Mufi Hannemann’s campaign has characterized him as a "collaborator," and rightly so. But which kind of collaborator is he — one who works together for the common good, or one who works with others against the common good?
Where does Mufi fit?
His management of rail transportation is a fine example of how he collaborated with construction unions, big landowners, engineering consultants and large contractors, all of whom will benefit financially from this project. But will the taxpayers of Honolulu get the most efficient and cost-effective mass transit? We will never know because ex-Mayor Hannemann never collaborated with the public through any meaningful dialogue.
Instead, Hannemann orchestrated a one-sided propaganda blitz promoting rail in a series of tightly-controlled public meetings and advertising campaigns. Dissenting voices trying to present more cost-effective and flexible alternative mass transit solutions were not allowed any significant time to speak at these "public" forums, managed by city officials and paid consultants who presented fancy slide shows and talked at length, while surrounded by slick pro-rail posters.
At most of these community meetings, questions from the audience needed to be in writing, which the city’s moderator then selectively chose for responses, with no chance for follow-up discussion or any fruitful dialogue. Official answers were oftentimes erroneous and misleading, following the usual line of unrealistically optimistic projections for rail.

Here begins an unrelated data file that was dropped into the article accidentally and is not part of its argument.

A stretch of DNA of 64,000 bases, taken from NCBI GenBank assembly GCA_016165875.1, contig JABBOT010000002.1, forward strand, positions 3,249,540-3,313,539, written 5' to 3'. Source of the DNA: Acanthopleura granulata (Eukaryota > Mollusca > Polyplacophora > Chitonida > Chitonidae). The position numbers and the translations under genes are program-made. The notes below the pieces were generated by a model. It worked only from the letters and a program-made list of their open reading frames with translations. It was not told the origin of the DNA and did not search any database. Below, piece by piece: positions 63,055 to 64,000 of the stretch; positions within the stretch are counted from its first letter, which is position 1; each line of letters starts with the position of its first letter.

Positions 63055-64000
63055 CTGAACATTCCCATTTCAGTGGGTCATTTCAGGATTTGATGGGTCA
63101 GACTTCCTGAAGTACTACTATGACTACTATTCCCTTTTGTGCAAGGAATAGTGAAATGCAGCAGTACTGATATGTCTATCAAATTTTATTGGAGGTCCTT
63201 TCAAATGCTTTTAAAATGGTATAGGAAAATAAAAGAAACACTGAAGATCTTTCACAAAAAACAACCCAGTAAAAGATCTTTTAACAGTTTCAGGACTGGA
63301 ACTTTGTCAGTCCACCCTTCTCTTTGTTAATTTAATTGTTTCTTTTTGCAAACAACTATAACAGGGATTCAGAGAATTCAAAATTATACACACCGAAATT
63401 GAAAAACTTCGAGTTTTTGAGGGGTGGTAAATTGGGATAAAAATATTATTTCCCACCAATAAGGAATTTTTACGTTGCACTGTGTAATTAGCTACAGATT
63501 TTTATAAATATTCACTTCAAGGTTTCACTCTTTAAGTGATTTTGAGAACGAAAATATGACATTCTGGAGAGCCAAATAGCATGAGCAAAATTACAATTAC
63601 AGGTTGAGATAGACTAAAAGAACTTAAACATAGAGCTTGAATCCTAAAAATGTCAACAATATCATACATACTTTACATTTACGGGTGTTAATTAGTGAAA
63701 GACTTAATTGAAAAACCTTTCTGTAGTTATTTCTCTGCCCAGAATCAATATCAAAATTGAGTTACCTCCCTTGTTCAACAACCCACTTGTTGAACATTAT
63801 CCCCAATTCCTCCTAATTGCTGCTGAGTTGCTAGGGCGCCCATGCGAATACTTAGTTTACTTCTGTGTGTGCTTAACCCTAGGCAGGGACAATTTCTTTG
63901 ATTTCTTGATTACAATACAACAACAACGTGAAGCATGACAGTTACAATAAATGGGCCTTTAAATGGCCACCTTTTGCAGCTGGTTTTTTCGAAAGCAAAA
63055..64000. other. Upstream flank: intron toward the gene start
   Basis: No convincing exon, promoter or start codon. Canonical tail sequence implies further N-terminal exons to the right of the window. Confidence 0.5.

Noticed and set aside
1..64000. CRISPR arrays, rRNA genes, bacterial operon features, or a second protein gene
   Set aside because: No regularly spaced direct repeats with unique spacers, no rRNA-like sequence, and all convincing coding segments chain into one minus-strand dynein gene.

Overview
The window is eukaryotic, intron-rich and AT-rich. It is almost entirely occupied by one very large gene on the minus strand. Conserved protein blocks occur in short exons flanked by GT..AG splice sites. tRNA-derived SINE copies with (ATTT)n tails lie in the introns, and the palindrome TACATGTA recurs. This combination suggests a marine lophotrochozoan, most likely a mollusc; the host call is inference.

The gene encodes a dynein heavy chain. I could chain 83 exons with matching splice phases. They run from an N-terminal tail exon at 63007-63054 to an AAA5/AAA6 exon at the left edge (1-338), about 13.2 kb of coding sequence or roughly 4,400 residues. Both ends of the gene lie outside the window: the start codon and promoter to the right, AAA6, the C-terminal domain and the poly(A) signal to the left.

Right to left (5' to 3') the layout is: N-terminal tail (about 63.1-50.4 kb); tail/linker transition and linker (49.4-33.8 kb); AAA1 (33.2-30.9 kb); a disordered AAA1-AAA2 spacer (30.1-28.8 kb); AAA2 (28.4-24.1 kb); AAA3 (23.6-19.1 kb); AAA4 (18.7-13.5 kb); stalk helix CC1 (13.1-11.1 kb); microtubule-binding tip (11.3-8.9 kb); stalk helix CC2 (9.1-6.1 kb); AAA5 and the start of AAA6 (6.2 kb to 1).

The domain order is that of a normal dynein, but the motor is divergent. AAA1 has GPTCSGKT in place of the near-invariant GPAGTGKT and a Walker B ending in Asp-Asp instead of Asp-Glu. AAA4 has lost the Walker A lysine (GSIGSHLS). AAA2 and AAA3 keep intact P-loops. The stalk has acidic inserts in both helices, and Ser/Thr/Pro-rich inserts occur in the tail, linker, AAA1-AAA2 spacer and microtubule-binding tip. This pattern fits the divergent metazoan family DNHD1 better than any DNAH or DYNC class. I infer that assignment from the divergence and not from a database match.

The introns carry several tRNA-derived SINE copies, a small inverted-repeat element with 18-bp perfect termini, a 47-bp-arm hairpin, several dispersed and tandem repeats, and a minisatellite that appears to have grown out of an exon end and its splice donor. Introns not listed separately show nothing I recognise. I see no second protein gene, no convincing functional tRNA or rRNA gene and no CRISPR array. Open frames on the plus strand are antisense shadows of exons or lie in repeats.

At one memorable meeting on city property at Blaisdell Center, advocates of transit alternatives were given a few minutes at the two-hour meeting to speak but when asking for a little more time, with strong support from the audience, speakers were pushed away from the podium. Civic-minded residents showed up for these meetings looking for balanced information but instead were spoon-fed the city administration line.
Mr. Hannemann also failed to collaborate with our local architects who have expressed strong reservations about the visual impact of an elevated system, telling them at first they were "too early" with comments and subsequently dismissing them as "too late."
There was never transparency in transit planning and, as a result, alternative solutions were never fairly discussed in public — it was only about Hannemann’s rail. There was no attempt by the city to accommodate and respect those with differing views, or bring people together.
These one-sided tactics were used by Hannemann throughout his rail campaign, which spent millions of dollars of taxpayer money on fancy brochures, consultants and ads with misleading, one-sided information about the controversial project.
Hannemann collaborated with unions that paid for hundreds of pro-rail TV and radio ads that were misleading but effective in convincing a slim majority of the public to approve this massive, questionable project.
The mayor’s final act of collaboration before resigning was to issue premature but binding construction contracts with favored corporations, even though federal approval to move forward has not been granted.
These unfortunate events clearly show that Hannemann’s claim about bringing people together is political double-talk, the opposite of truth — pure hypocrisy. Mufi Hannemann’s campaign has aptly named him a collaborator, but is this the kind of collaborator we need to guide us through the difficult times ahead into a better future for Hawaii?